As I stood among the swirling mob, one of the sixth graders approached me. “Where do I go to get my stuff?” In the crowded entryway, there were several tables, with ranges of letters clearly marked, “A-F,” “G-L,” etc. This student explained his last name started with “N,” and he didn’t know which table was his. As I directed him to the appropriate table, a second student tapped me on the arm. “Where do I go…?”
It came as a shock that these eleven-year-old children didn’t understand alphabetization. I imagined that many (all?) of these students have never used a print dictionary. When they need to know how to spell a word, or to understand its meaning, they sometimes enter a proximal representation into a search engine, and up pops the answer. Or, they right-click on the word within a word processing app, and voilà, the correct spelling and/or definition appear like magic. They often have the additional cue of a red underline appearing each time they misspell a word, so there’s no apparent advantage to actually knowing how to spell. Or the sequence of letters and how they are placed in a dictionary.
This disconcerting realization caused me to consider the ramifications of a generation(s) of students who haven’t learned and practiced alphabetization skills. The literature is rife with studies where memory system capacities, especially working memory, are measured and analyzed using span tasks which appraise the subjects’ ability to recall and sequence information. One such task is alphabetization, in which the subject is given an auditory series of letters and asked to rearrange them into alphabetical order and articulate the reorganized series.
The overwhelming conclusion of these studies is that subjects who are able to manipulate longer sequences have better fluid intelligence, and are more capable in many cognitive domains, including problem-solving, reading comprehension, and ability to confidently navigate complex social situations. Because our brains are “plastic” (neuroplasticity), sequencing abilities improve with practice. In past generations, this practice came regularly, while using dictionaries, memorizing information, mentally calculating sums… With the ubiquitous use of technology tools for these tasks, we no longer practice. I wonder what the fallout is?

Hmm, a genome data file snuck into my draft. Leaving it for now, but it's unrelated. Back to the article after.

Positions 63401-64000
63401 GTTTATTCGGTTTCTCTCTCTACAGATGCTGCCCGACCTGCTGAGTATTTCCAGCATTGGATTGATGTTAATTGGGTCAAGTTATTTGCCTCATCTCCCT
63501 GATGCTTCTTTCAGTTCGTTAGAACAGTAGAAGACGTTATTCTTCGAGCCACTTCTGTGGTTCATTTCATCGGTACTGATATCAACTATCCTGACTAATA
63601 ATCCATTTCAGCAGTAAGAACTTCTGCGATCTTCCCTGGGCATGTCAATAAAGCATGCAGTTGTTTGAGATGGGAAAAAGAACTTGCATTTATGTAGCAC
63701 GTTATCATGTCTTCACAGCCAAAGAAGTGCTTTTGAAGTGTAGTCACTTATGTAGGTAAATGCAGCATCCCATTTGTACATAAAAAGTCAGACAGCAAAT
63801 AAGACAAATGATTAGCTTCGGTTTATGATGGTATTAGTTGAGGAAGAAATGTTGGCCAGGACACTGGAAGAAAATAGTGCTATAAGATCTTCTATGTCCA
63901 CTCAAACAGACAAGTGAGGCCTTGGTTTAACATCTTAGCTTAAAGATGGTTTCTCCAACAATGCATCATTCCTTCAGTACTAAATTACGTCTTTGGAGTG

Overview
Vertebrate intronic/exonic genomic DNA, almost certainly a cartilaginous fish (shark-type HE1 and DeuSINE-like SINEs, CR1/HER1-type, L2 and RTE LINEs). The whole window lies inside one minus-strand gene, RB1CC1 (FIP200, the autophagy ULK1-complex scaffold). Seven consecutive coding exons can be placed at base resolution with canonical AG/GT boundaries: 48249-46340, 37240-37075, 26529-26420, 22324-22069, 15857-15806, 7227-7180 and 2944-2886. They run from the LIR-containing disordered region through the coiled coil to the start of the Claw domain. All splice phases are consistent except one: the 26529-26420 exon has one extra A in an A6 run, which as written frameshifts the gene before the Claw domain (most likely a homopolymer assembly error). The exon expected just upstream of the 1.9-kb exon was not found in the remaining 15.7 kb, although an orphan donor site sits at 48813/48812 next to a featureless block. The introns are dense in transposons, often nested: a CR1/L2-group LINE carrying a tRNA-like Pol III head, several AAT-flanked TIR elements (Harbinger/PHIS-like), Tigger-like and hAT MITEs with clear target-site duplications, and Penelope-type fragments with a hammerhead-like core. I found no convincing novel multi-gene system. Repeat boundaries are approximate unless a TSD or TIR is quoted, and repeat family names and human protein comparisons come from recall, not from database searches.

Another example is our dependence on GPS systems to navigate our world.The conclusions from research done to-date are dismal, such as “using a GPS excessively might lead to atrophy in the hippocampus as a person ages, and this could put them at higher risk for cognitive diseases later in life.” Alzheimer’s, anyone? Researchers have also found that subjects who use spatial navigation (in other words, not GPS) have a greater quantity of grey matter, and score higher on cognition tests.
These are but two examples of how technology innovations have changed how we interact with the world. I don’t want to sound alarmist, because I am very fond of the ways technology has made my life easier, such as finding information for this article! But, I do think there are unintended consequences we haven’t considered. Especially ones that haven’t yet had time to manifest themselves.